THE least impressive of Kerry’s four victories in the National Football League left manager Jack O’Connor frustrated in Tralee yesterday. And, there was the added concern about a knee injury to Marc Ó Se which will be assessed this morning, although the player is optimistic about a quick return.
If the Kerry boss was irritated, Mayo manager John O’Mahony was downright annoyed at what he termed the ‘crazy’ scheduling of the U-21 championship which prevented him from starting any of the five players who had lined out against Galway on Saturday.
“How in the name of God can we talk about burn-out in the GAA when we have the Sigerson, the U-21 and the NFL heaped up on each other,’’ he questioned.
There were a lot of praiseworthy individual home performances in different sectors – Tom O’Sullivan and Tommy Griffin, for instance, excelled on the left flank of the defence — and Kieran Donaghy along with Tomás Ó Se in the second half, was hugely influential.
But, on the day, Colm Cooper’s outstanding form (which yielded eight points) made the difference.
O’Connor didn’t need to articulate his disappointment with the overall display, because it showed on his face when he spoke to the media. After the big wins away to Tyrone and Derry, he suggested his players were ‘not as tuned in’ for a game which he had perceived to be ‘a banana skin.’ “It’s easier to tune in when you are away, because the players are together the night before and the morning of the game,’’ he explained.
And, indicating that the job of trying to come up with a ‘settled’ team and squad was very much a work in progress, he commented: “there was a lot of lateral passing around the middle of the field, with no real penetration. In many ways, it’s a good thing to win a game and get a kick up the a**e as well!’’
Kerry had to contend with a Mayo game-plan which had corner-forward Kieran Conroy marking Donaghy, with late replacement Pat Harte regularly dropping back from midfield. It meant Padraig Reidy (initially) was free in a Kerry defence which was dominant over the first 20 minutes until the visiting forwards got a better supply of ball.
Donaghy got the game’s opening score in the 11th minute and Kerry had two more on the board before a gradual Mayo recovery produced a well-take point from Ronan McGarrity who, with the help of Harte’s pace and ability in the air, had become more involved around the middle, further aided by the mobility of their half-backs.
However, it was noteworthy that Mayo never managed to even draw level, despite promising play from Trevor Mortimer, Alan Dillon and Austin O’Malley (their best forward over the two halves).
Admittedly things might have been different had Dillon not been foiled in a good goal attempt by Reidy in the 7th minute and by Diarmuid Murphy 20 minutes later.
Most of Kerry’s forward play revolved around Donaghy and Cooper, which meant that the half-forwards were often redundant – even though Declan O’Sullivan got in some very good work in the centre. However, it wasn’t until the quality of ball coming into the full-forward line improved that the threat increased.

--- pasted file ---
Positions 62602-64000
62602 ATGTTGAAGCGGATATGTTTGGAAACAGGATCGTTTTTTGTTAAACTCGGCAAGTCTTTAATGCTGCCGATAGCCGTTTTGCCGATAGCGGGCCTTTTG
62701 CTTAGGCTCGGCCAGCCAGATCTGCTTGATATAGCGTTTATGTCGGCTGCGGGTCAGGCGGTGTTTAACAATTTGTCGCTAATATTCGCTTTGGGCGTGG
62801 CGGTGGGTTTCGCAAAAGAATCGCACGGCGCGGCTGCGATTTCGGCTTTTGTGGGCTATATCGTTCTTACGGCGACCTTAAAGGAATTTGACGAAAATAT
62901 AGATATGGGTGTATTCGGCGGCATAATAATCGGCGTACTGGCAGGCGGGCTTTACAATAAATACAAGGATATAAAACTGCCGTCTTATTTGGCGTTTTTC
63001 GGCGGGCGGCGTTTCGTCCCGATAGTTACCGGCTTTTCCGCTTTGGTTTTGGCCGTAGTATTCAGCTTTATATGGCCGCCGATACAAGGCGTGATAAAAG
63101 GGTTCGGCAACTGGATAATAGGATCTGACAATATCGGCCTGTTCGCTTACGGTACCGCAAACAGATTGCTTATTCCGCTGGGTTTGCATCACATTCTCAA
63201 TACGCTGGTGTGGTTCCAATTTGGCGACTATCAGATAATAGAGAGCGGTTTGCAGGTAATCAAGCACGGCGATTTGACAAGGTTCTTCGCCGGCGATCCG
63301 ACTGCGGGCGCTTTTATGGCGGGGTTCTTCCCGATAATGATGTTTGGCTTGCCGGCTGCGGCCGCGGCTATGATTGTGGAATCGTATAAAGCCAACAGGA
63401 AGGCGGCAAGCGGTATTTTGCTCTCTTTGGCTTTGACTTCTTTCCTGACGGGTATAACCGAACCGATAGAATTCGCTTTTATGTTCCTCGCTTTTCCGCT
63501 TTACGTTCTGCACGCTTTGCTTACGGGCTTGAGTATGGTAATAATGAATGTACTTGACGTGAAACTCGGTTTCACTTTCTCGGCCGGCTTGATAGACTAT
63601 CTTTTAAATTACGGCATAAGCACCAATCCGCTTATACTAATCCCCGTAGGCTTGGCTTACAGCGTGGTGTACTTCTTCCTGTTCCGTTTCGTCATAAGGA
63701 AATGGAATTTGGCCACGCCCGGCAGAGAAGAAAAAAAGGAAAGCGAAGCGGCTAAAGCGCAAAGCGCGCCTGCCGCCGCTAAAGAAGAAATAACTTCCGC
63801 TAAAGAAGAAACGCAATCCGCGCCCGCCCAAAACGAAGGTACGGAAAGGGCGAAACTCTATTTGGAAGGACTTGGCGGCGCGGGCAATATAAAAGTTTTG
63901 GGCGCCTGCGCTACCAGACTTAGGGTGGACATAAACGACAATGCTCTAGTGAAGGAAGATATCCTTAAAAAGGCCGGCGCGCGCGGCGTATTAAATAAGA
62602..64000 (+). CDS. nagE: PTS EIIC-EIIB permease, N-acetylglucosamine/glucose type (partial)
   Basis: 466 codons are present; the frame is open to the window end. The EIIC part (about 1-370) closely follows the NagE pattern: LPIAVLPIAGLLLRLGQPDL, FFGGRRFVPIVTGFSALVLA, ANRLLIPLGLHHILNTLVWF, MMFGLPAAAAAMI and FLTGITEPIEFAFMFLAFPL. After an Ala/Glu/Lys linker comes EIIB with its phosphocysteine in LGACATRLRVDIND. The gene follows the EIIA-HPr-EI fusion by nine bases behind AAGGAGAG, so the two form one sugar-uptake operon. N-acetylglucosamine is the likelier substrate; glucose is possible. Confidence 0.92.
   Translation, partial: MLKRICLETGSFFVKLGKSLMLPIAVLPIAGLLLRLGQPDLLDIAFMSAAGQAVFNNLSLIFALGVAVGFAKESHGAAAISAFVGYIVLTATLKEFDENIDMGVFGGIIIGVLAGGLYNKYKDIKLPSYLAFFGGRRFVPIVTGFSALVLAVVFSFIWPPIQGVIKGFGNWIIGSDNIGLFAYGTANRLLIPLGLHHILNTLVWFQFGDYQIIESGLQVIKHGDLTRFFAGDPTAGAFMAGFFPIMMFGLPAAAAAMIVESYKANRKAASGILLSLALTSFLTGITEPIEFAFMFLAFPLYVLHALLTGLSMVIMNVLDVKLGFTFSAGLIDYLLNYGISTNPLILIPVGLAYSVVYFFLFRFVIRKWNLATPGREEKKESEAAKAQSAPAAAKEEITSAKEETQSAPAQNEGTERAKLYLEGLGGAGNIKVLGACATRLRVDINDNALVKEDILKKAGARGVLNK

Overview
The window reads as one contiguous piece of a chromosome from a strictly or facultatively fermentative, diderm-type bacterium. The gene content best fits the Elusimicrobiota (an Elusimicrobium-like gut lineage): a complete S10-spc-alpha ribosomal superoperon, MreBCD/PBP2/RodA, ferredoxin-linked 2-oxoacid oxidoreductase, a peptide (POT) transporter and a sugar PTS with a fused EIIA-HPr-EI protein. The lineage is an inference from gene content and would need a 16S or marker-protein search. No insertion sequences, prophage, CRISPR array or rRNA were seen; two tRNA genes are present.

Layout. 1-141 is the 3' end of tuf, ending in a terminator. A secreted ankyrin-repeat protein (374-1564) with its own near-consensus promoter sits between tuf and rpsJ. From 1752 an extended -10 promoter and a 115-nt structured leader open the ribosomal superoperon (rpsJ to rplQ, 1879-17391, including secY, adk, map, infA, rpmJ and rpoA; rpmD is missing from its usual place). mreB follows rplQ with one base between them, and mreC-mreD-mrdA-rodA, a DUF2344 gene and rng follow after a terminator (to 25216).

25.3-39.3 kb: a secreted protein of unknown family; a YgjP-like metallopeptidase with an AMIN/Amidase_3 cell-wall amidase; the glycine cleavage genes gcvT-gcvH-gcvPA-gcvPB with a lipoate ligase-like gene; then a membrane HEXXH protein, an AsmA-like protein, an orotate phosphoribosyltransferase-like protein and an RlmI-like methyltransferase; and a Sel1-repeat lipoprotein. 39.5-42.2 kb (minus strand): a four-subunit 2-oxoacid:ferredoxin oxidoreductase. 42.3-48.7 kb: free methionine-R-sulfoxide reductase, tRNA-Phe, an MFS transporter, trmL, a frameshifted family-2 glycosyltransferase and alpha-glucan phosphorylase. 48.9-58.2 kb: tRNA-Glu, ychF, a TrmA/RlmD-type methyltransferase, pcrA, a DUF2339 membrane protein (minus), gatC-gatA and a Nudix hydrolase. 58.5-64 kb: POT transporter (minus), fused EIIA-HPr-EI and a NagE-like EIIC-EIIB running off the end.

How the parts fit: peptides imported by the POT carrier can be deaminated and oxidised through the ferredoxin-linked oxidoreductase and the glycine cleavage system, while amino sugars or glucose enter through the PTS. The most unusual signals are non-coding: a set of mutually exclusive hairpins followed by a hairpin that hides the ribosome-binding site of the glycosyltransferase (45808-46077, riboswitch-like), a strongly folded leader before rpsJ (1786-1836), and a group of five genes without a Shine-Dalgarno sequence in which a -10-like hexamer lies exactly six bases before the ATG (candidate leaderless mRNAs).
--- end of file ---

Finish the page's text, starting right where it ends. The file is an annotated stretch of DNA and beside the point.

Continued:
At the break it was 0-8 to 0-4 and over the course of the second half – in which Mayo had the margin down to a point after six minutes and twice came to within two points before the final whistle – there were times when Kerry looked in trouble because of the combination of unforced errors, sloppy passing and aimless kicking.
With Cooper again to the forefront and Darran O’Sullivan hitting a marvellous point in the 55th minute, Kerry were to manage just one more score in remaining time.
More positively, Tomas Ó Se was outstanding at half-back, Anthony Maher got in some very good work at midfield and Tadhg Kennelly – one of three substitutions made in the 48th minute – was energetic, supportive and strong in the tackle.
In the circumstances, they were fortunate Mayo didn’t make better use of the chances that came their way, with wing-back Andy Moran consolidating his good form with two scores. Notably, O’Malley didn’t fare as well after Reidy moved to full-back and Conor Mortimer continued to struggle against the confident Tom O’Sullivan.
Marc Ó Se was off the field (in obvious pain and holding his left knee after a challenge with minor star Aodhan O’Shea) when Mayo almost stole a goal in the 65th minute. O’Shea broke down the ball at the edge of the square and Conor Mortimer attempted to play it on the ground. But, the danger was averted when Murphy reacted quickly and come off his line and smother the shot. After that, a Kerry win was guaranteed.
*A minute’s silence was observed in memory of Mick Murphy from Ventry who played a starring role in the famous 1955 All-Ireland win over Dublin and captained the county to victory in the Munster final three years later.
Scorers for Kerry: C. Cooper 0-8 (0-3 frees); K. Donaghy and Darran O’Sullivan 0-2 each; M. Quirke 0-1.
Scorers for Mayo: A. O’Malley, C. Mortimer (0-2 frees) and A. Moran 0-2 each; R. McGarrity, P. Harte, A. Dillon (free), A. Kilcoyne and T. Mortimer 0-1 each.
KERRY: D. Murphy; P. Reidy, A. O’Shea, T. O’Sullivan; T. Ó Sé, M. Ó Sé, T. Griffin; A. Maher, M. Quirke; P. Galvin, Declan O’Sullivan, D. Walsh; C. Cooper, K. Donaghy, Darran O’Sullivan (capt.).
Subs: A. O’Mahony for A. O’Shea, S. Scanlon for Quirke and T. Kennelly for Walsh (48); D. Bohane for Griffin (56); R. Ó Flatharta for M. Ó Se (injured, 65; K. O’Leary for Darran O’Sullivan (66).
MAYO: D. Clarke; L. O’Malley, G. Cafferkey, C. Barrett; P. Gardiner, T. Cunniffe, A. Moran; P. Harte, R. McGarrity; M. Ronaldson, T. Mortimer, A. Dillon; C. Mortimer, A. O’Malley, K. Conroy.
Subs: A. Kilcoyne for Ronaldson (52); A. O’Shea for Dillon (65).
Referee: P. Fox (Westmeath).
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